This summer I have sometimes been annoyed at my next plot neighbors at the Gove Community Garden in Denver, Colorado. I think this is because I a) am too officious b) am too quick to take unintended offense, c) have too much free time on my hands, or d) all of the above. As I understand it, the rules, or at least the culture of the garden, directs community gardeners to keep the paths between the individual plots neat and free of plants.* This doesn’t seem difficult, and yet, I have suffered morning glories and tomato plants creeping into the buffer zone (about three feet wide) between the neighbors plot and mine. I admit to having ripped the offending morning glory tendrils and moving the tomato vines back to where (I thought) they belonged. I love morning glories, by the way, but they have the same strangling habit as their aggressive perennial cousin, bindweed.
What has incensed me recently—I am not exaggerating and it is a good thing that I rarely see anyone in my part of the garden space—is that these neighboring gardeners have let a two-trunked tree-of- heaven (Ailanthus altissima, http://www.nps.gov/plants/alien/fact/aial1.htm) grow to about eight feet high right by the fence that separates their plot from a National Jewish Health parking lot. Don’t they know what they are doing by letting this invasive get a foothold? I looked earlier today and, sure enough, more branches are coming up even though we’ve already had a hard freeze.
I keep asking myself why this little circumstance bothers me so much. I want to go over and rip out the hellish little tree with my bare hands. Worse, I have been wanting to rat on the neighbors to the leaders of the garden. That is, I want to be a vigilante or a stoolie—not too impressive for a supposedly liberal, high-minded person (as I like to characterize myself). The ice cap is shrinking faster than ever, the candidate I don’t want to be president is gaining in the polls, and I am fixated on this one clump of tree-of-heaven. Furthermore, you probably remember that the tree in A Tree Grows in Brooklyn is a tree-of-heaven. It seems disrespectful to rail against the lovely metaphor, so what’s with me?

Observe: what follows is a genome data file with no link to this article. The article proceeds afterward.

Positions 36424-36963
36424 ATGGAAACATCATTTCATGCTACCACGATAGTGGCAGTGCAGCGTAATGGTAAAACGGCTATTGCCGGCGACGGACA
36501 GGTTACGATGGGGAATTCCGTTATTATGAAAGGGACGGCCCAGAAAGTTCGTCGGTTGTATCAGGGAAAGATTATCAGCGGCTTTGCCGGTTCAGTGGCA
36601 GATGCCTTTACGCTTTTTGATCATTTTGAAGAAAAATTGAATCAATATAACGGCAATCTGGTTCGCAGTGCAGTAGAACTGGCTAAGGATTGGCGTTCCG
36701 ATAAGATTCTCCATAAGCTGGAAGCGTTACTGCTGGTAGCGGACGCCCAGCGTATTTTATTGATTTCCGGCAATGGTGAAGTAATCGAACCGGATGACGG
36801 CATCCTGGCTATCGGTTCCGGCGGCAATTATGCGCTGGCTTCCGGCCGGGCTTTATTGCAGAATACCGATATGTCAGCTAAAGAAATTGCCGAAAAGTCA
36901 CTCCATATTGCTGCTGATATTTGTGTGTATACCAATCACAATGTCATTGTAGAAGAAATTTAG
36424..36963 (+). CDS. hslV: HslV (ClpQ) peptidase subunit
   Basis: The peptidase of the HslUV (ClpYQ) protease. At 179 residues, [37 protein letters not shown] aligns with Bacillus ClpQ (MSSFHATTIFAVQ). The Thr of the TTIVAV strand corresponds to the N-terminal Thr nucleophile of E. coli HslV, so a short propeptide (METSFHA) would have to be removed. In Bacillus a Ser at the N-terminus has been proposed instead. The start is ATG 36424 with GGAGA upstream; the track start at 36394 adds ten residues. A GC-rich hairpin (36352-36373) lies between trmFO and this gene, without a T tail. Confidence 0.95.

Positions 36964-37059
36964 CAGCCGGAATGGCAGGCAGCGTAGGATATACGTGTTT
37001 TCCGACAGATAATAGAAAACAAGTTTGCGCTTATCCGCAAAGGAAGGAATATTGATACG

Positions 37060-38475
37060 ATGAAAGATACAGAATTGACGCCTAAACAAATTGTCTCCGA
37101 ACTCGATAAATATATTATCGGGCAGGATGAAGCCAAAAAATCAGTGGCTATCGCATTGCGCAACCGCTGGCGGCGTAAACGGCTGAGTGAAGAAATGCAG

Sometime in late 1976, my husband Tom, our daughter Sarah, and I moved from married student housing at the University of Utah to a little house on Iowa Street near the university in Salt Lake City. We thought we were moving up. Some of our friends lived nearby and Tom could walk to class and work. Also, on this decrepit little street, we wouldn’t be so relentlessly (but cheerfully and pleasantly) surrounded by peppy young Mormon couples and families. The house itself was more of a shack with a lean-to attached to the back of it. Nonetheless, for all of its drawbacks, the house had a good vibe. We always thought that a very poor, but very nice, old lady must have lived there before us.
Initially, Tom and I were excited about having a place for a little garden. Like I knew how to garden back then, but I was hopeful and enthusiastic. Well, it turns out our tiny backyard was a forest primeval of tree-of-heavens and it contained more layers of dog excrement than I have ever come across before or since. So, Tom and I pulled out scores or hundreds or thousands of ailanthus. That’s how I know how easy they are to pull up. We piled the dead plants into a huge pile by the side of the house. I’m not sure what we did with the dog crap but I assume we bagged it and tossed it on the pile. If I remember correctly, the landlord (I think there is a better title for him, but I am playing it cagey because I see on the Internet that this person is still around in Salt Lake and that he is somewhat in the public eye) said he would dispose of the detritus if we would clean out the yard. I don’t think you are surprised that he didn’t do so in a timely fashion. Finally, after weeks of waiting, we called the city and complained anonymously. After that, the trees-of-heaven and the rest of the mess disappeared.
I planted tomatoes, beans, peppers and all of the standard stuff and we made a little lawn of tiny zinnias (probably Thumbelina mix). In May 1977 our son Robert was born. We have a photograph of his small self and his mom in front of a wild mass of roses that bloomed all the more radiantly when the ailanthus grove had disappeared. Note: I would have inserted a Google Images photo of a similar rose, but I did not find any as wild and fine as those I see in my memory.
*I confess that I myself have let a clump of lamb’s ears grow into the path across from my other neighbor’s garden plot. I had my reasons: this neighbor had a bigger patch of lamb’s ears crowding the path, so I thought my smaller clump provided symmetry, I like lamb’s ears more than morning glories, etc. Be that as it may, I dug up the lamb’s ears today and left a bag of them next to the tool shed in case anyone else wants them.